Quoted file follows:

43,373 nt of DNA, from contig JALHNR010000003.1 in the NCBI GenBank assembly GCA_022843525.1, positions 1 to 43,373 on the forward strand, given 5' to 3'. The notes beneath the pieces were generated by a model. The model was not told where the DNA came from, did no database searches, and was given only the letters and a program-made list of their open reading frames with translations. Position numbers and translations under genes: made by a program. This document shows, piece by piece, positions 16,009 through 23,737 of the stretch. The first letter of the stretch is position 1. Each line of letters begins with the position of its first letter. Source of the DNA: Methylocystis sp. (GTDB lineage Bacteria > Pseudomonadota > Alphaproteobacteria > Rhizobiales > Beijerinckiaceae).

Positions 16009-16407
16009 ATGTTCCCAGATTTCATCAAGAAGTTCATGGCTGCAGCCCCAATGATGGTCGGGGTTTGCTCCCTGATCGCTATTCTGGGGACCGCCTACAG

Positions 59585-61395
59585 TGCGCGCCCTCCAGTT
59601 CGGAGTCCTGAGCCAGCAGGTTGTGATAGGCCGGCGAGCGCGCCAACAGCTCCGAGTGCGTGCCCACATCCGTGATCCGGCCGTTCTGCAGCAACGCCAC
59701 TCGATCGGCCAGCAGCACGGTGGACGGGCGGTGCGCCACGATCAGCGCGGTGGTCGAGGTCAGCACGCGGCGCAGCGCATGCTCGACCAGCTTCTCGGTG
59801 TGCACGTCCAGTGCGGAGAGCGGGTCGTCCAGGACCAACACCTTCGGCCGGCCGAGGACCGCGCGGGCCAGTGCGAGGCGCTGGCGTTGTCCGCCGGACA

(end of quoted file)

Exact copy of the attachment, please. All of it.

43,373 nt of DNA, from contig JALHNR010000003.1 in the NCBI GenBank assembly GCA_022843525.1, positions 1 to 43,373 on the forward strand, given 5' to 3'. The notes beneath the pieces were generated by a model. The model was not told where the DNA came from, did no database searches, and was given only the letters and a program-made list of their open reading frames with translations. Position numbers and translations under genes: made by a program. This document shows, piece by piece, positions 16,009 through 23,737 of the stretch. The first letter of the stretch is position 1. Each line of letters begins with the position of its first letter. Source of the DNA: Methylocystis sp. (GTDB lineage Bacteria > Pseudomonadota > Alphaproteobacteria > Rhizobiales > Beijerinckiaceae).

Positions 16009-16407
16009 ATGTTCCCAGATTTCATCAAGAAGTTCATGGCTGCAGCCCCAATGATGGTCGGGGTTTGCTCCCTGATCGCTATTCTGGGGACCGCCTACAG

Positions 59585-61395
59585 TGCGCGCCCTCCAGTT
59601 CGGAGTCCTGAGCCAGCAGGTTGTGATAGGCCGGCGAGCGCGCCAACAGCTCCGAGTGCGTGCCCACATCCGTGATCCGGCCGTTCTGCAGCAACGCCAC
59701 TCGATCGGCCAGCAGCACGGTGGACGGGCGGTGCGCCACGATCAGCGCGGTGGTCGAGGTCAGCACGCGGCGCAGCGCATGCTCGACCAGCTTCTCGGTG
59801 TGCACGTCCAGTGCGGAGAGCGGGTCGTCCAGGACCAACACCTTCGGCCGGCCGAGGACCGCGCGGGCCAGTGCGAGGCGCTGGCGTTGTCCGCCGGACA